The Darwin Awards celebrate those who voluntarily ( and most stupidly) remove themsevles from the genepool each year.
In 1982 Lawn Chair Larry, beloved survivor of a Darwin Award attempt, attached 45 huge helium balloons to his comfortable Sears lawn chair, packed a picnic lunch, and cut the tether. But instead of drifting lazily above the Los Angeles landscape, the combined lift of 45 weather balloons rocketed Larry into LAX air traffic lanes 16,000 feet above sea level. Astoundingly, he survived the “flight.”
In homage to Larry’s whimsical adventure, a Catholic priest recently ascended towards heaven on a host of helium party balloons. Andelir Antonio de Carli, 41, was attempting to set the world record for clustered balloon flight to publicize his plan to build a spiritual rest stop for truckers.
Spending more than 19 hours in a lawn chair is not a trivial matter, even in the comfort of your own backyard. The priest took numerous safety precautions, including wearing a survival suit, selecting a buoyant chair, and packing a satellite phone and a GPS. However, the late Adelir Antonio made a fatal mistake.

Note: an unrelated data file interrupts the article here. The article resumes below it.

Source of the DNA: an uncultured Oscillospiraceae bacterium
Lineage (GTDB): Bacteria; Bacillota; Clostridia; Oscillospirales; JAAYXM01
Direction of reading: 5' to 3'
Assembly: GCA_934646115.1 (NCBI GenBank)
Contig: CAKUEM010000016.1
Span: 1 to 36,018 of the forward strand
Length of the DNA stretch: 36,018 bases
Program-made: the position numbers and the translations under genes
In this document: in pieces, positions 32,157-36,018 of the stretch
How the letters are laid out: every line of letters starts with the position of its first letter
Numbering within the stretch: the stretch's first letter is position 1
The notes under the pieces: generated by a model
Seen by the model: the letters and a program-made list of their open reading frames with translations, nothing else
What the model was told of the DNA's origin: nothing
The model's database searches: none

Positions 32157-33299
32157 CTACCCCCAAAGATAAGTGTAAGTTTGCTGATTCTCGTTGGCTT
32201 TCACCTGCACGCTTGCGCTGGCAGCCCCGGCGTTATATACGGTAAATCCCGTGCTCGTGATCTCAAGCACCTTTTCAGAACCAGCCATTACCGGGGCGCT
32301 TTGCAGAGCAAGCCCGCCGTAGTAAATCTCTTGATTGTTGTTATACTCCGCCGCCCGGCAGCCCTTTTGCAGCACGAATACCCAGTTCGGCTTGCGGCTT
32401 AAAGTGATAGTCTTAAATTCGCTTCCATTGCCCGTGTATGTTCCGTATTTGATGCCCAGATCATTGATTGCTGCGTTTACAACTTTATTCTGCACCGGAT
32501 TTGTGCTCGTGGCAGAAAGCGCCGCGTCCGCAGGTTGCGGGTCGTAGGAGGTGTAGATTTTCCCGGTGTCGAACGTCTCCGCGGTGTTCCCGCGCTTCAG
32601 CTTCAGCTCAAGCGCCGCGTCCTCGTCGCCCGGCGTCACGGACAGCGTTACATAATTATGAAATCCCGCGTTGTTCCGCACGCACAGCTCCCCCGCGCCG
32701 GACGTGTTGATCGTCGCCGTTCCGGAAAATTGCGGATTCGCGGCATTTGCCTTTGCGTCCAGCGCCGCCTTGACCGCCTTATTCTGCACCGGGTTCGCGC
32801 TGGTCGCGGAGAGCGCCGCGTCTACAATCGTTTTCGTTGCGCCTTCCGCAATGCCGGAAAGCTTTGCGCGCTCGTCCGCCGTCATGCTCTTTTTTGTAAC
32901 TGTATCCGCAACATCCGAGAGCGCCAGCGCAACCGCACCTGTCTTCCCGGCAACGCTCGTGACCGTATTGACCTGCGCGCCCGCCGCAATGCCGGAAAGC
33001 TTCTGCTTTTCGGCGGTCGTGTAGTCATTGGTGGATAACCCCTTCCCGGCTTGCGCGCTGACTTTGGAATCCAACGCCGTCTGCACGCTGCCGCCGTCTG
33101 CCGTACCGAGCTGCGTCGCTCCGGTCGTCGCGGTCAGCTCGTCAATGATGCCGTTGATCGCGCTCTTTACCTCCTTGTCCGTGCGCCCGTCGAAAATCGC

He did not know how to use the GPS.
The winds changed, as winds do, and he was blown off course toward the ocean. He could have parachuted to safety while still over land, but chose against this prudent act. Not until he was hopelessly lost at sea did he telephone for help. But rescuers were unable to reach the voyager since he could not provide his location. He struggled with the intricacies of his GPS as the charge on the satellite phone dwindled.
Instead of a GPS, the priest let God be his guide, and God guided him straight to heaven. For several weeks, bits of balloons were found on mountains and beaches. Ultimately the priest’s body surfaced, confirming that he, like Elvis, had left the building.
The kicker? Caltholic priests take vows of celibacy. Since they voluntarily remove themselves from the gene pool, the entire group earns a mass Darwin Award. Adelir Antonio is a winner twice over!
Reference: globo.com, Sydney Morning Herald, Associated Press, and numerous others
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